Early this year, the Wolf administration proposed a slate of reforms to combat sexual harassment, including a measure to extend workplace protections to companies with a minimum of one worker, instead of the four under current law. The Wolf-backed proposals also called for mandatory workplace training and a renewed push for the PA Fairness Act, which would prohibit discrimination based on a person’s sexual orientation or gender identity.
J.J. Abbott, a spokesman for Wolf, said the governor remains committed to his agenda.
“Governor Wolf had pushed again for these bills to get votes at the end of the session and was disappointed that they did not move,” Abbott said in an email. “Governor Wolf believes our laws need these changes to combat and prevent sexual harassment, while providing more protections for victims. He will continue to work with those in the General Assembly that agree.”
Republican resolutions backed by Reps. Marcy Toepel (R-Montgomery), Donna Oberlander (R-Clarion/Armstrong/Forest) and Sheryl Delozier (R-Cumberland) called for studies to see how to improve laws and procedures relating to sexual harassment and misconduct involving state workers.
Delozier said Nov. 9 that the review is expected to be completed by late spring.
Several people noted that the climate has evolved over the past year, particularly since the contentious confirmation process for U.S. Supreme Court Justice Brett Kavanaugh.
“The way that all played out made people uneasy,” Schwank said. “People have misgivings on either side of the issues.”
MANY DETAILS, LITTLE CONSENSUS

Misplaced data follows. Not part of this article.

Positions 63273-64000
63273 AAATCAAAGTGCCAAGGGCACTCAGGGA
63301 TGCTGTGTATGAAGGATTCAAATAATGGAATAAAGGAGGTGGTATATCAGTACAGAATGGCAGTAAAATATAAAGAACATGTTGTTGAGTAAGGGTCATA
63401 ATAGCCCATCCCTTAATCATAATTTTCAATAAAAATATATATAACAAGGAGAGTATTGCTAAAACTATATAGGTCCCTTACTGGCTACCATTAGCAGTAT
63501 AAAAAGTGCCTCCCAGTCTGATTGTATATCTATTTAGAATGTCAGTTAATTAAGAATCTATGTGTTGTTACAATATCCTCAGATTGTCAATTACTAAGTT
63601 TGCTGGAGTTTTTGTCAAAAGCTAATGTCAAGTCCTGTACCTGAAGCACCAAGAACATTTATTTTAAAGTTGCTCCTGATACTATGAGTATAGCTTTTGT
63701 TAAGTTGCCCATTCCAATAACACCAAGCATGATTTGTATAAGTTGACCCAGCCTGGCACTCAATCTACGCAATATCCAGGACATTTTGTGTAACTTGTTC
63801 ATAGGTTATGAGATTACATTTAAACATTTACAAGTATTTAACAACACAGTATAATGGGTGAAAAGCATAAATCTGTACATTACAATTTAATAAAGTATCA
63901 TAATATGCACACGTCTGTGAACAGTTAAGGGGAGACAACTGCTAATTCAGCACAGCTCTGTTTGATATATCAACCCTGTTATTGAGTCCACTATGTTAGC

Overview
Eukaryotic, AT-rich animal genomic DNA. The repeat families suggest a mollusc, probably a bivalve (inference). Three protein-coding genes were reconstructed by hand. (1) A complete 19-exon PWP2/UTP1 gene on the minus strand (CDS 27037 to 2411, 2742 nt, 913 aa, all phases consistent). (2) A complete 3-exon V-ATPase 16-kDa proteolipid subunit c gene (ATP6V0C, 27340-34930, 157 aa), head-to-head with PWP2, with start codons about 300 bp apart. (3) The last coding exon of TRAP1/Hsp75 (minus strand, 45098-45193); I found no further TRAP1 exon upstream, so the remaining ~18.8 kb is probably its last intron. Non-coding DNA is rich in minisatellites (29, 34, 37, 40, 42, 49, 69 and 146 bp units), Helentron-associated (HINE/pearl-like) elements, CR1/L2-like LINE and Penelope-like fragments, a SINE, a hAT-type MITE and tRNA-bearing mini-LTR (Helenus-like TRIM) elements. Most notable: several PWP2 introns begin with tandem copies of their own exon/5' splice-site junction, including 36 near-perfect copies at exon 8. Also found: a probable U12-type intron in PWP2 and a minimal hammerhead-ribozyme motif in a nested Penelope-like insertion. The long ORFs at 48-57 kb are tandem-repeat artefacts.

Many of the various proposals have been around for years, and the discussions and debates since #MeToo have given everyone a chance to dig into the details, observers said. For example, bills that would address pay inequities between men and women have come back into the spotlight, although there is little consensus on how to proceed.
Terry Fromson, the managing attorney for the Women’s Law Project in Philadelphia, said Pennsylvania has a long way to go to address equity issues. Her group maintains that the median annual pay for a full-time female worker is $39,905, compared to $50,412 for men. For years, the group has pushed for an update to the state’s Equal Pay Act, which was last updated in 1967, according to the group’s website.
“I always remain optimistic that Pennsylvania will do the right things,” she said, adding that she is nevertheless doubtful that equal-pay initiatives will draw support from the Republican-controlled House and Senate.
Halper maintained that measures to address pay offer another example of where the chamber is concerned about unintended consequences.
“I think there is a recognition that they need to get it right,” he said. As far as pay issues, he added, there might be sound reasons why an employer pays one worker differently than another. Legislation, however, may not take those factors into account.
“We believe the outcome would have been to make it impossible for an employer to defend pay disparity,” he said.
Sandi Thompson is strategic programs manager for the Lancaster Chamber of Commerce and industry, which has a Women in Business Group that advocates for education, mentorships and issues involving women in the workplace. Thompson said her group recognizes that businesses need flexibility in setting pay, and that workers who leave the workforce for whatever reason might be paid less than counterparts who do not. That position acknowledges that the people leaving the workforce and re-entering later often are women who start families, she said.
With that said, she added, the Lancaster Chamber works to educate women on strategies to negotiate pay and overcome obstacles. An overall goal is to grow the female workforce and encourage leadership. The group holds various workshops throughout the year to encourage networking and strengthen education about issues facing women, said Thompson, who has been with the chamber for 27 years.
“These issues have been going on long before the #MeToo movement,” she said.